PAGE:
“To the extent there’s a problem with FDA procedures, it belongs to Congress and the agency itself. If stricter or looser rules are needed for a product line, both federal lawmakers and FDA officials can make that happen.”

But according to the center’s report, the Michigan Senate, which has resisted repeal efforts, has tacitly admitted the FDA’s oversight leaves something to be desired.

“[I]n late January 2008, just hours before Governor Jennifer Granholm’s State of the State address in which she expressed support for repeal, the Senate passed a non-binding resolution calling on the FDA to ‘establish stricter standards for the drug approval process.’ This was an obvious concession that the FDA was failing in its job, yet the Senate continued to support immunity for those harmed by the FDA’s failures.”

The repeal legislation is still awaiting a hearing in the Senate. See this post: The Michigan Lawyer: Drug immunity law: politicos jockey for position

Eastern District Bankruptcy Court seeks pro bono volunteers

If you’re a member of the bankruptcy bar, Eastern District Bankruptcy Court Chief Judge Steven Rhodes is looking for your help.

Specifically, 150 or more of you.

Judge Rhodes is seeking volunteers to help with the court’s pro bono program.

“The Court’s pro bono program provides free legal services to indigent debtors involved in adversary proceedings related to the discharge and non-dischargeability of certain debts. The program also provides service to an indigent former-spouse of a debtor regarding the dischargeability of obligations in the judgment of divorce. The program does not provide legal services related to bankruptcy cases.”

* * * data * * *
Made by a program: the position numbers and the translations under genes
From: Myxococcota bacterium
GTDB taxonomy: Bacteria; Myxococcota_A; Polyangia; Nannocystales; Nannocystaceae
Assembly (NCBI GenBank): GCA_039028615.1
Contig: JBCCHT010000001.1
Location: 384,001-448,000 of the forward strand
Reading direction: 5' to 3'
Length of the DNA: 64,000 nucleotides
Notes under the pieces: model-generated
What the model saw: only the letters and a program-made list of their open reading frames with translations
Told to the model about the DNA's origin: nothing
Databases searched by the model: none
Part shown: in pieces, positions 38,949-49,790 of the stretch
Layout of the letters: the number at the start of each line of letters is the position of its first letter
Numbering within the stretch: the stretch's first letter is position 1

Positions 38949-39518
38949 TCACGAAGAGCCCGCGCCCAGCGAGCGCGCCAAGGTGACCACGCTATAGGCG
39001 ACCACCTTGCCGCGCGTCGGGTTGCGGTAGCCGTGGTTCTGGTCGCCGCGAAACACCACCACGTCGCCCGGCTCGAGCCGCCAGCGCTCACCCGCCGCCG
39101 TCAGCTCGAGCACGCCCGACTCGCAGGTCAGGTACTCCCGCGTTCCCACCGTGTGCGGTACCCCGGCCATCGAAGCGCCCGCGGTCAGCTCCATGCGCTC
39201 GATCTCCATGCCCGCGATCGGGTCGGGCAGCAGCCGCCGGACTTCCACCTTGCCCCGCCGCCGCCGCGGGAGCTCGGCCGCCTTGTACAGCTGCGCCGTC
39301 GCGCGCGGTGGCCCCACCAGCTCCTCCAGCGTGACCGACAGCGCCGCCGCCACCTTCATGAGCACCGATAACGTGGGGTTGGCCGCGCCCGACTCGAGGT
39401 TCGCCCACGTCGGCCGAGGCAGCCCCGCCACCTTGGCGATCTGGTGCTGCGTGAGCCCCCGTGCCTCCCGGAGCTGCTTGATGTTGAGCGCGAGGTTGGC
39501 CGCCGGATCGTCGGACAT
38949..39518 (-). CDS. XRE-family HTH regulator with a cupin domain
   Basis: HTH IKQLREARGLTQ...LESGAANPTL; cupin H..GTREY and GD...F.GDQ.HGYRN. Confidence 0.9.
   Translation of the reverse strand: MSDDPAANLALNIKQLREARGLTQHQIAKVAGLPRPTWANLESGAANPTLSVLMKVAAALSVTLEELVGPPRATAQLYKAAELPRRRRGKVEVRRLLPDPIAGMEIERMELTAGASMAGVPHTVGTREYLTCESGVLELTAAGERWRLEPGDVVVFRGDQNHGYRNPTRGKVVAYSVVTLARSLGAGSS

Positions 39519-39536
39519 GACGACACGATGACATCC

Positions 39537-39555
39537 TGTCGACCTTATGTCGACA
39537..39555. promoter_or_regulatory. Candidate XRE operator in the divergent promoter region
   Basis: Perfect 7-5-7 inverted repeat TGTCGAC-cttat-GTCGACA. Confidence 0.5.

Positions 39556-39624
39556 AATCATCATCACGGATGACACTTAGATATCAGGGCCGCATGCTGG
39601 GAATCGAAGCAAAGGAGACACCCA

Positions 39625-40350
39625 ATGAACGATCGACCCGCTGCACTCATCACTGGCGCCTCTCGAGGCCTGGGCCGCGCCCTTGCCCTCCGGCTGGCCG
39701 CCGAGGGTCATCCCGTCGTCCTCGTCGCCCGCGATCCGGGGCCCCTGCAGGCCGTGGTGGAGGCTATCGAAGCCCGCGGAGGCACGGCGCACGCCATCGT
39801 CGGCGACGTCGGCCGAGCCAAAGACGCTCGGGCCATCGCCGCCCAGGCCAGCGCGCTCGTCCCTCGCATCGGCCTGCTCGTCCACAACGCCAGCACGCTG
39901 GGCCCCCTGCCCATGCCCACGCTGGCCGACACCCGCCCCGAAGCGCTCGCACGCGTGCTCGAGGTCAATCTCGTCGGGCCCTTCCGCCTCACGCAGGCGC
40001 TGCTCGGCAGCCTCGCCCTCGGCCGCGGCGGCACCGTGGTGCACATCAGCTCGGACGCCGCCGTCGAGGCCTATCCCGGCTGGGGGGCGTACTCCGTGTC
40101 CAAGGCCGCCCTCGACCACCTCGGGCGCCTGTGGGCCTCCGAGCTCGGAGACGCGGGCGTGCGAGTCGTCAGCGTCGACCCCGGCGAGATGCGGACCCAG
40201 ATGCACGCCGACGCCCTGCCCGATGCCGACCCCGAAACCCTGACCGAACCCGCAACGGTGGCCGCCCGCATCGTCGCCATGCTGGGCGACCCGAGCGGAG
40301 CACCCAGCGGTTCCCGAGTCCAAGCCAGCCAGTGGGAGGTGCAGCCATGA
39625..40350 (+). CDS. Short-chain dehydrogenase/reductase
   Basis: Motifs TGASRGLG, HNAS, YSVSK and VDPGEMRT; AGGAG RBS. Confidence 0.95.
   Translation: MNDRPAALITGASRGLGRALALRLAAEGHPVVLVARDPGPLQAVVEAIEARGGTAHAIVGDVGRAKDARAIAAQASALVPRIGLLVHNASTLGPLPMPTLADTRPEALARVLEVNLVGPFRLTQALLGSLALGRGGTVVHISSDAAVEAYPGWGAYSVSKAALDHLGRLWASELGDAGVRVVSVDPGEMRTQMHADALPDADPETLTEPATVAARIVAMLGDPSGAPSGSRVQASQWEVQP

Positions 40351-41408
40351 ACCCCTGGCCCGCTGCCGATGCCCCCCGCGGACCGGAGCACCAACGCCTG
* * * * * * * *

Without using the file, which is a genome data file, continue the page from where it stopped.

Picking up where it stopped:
Judge Rhodes says if a couple hundred attorneys get on board, each could expect to get an appointment under the program every three or four years.

Click here for more information and an application.

Michigan House: Give the police more DNA

Ever seen someone booked into jail?

The officers in charge take a lot of stuff.

They take the arrested individual’s picture and fingerprints, for obvious reasons.

They take personal belongings, i.e., wallet, purse, watch and other jewelry, cell phone and such because all of this, if left with the suspect, could cause many problems for both jailers and inmates alike.

They take shoelaces and belts because these could become weapons or implements of self-destruction.

And, under House Bill 4092, which passed yesterday on a 104-4 vote, they could take a DNA sample from anyone arrested for a violent crime, according to an Associated Press report.

Supporters say this is just the thing to solve cold cases, stop crimes by catching repeat offenders earlier and absolve the innocent. Others wonder about things like privacy and the presumption of innocence.

The bill heads to the Michigan Senate, which typically loves this sort of thing.

All of this comes amid a report in The Lansing State Journal that the state police crime labs can’t keep up with DNA test requests for live-wire prosecutions.

$1.1M proposed for mental health court program

The Michigan Senate Fiscal Agency’s overview of the Granholm administration’s new budget notes a $1.1 million appropriation for a pilot mental health courts program.

The funding proposal may help move SB 199 and SB 200, which were introduced by Sen. Liz Brater (D-Ann Arbor) a year ago and sent to the Senate Judiciary Committee, where, so far, nothing has happened.

Michigan Senate Democrats describe the mental health courts program this way:

“Modeled after the successful Drug Courts system, Mental Health Courts would allow judges to direct people with mental illness charged with minor offenses to treatment rather than jail. As lawmakers strive to control Michigan’s soaring corrections costs, this proposal will ensure the best use of limited resources and the most appropriate sentencing for offenders.”

The bills are backed by, among others, Michigan Partners in Crisis, a broad coalition of judges, law enforcement officials and mental health care activists. The Lansing State Journal recently printed an overview story about the group and its efforts.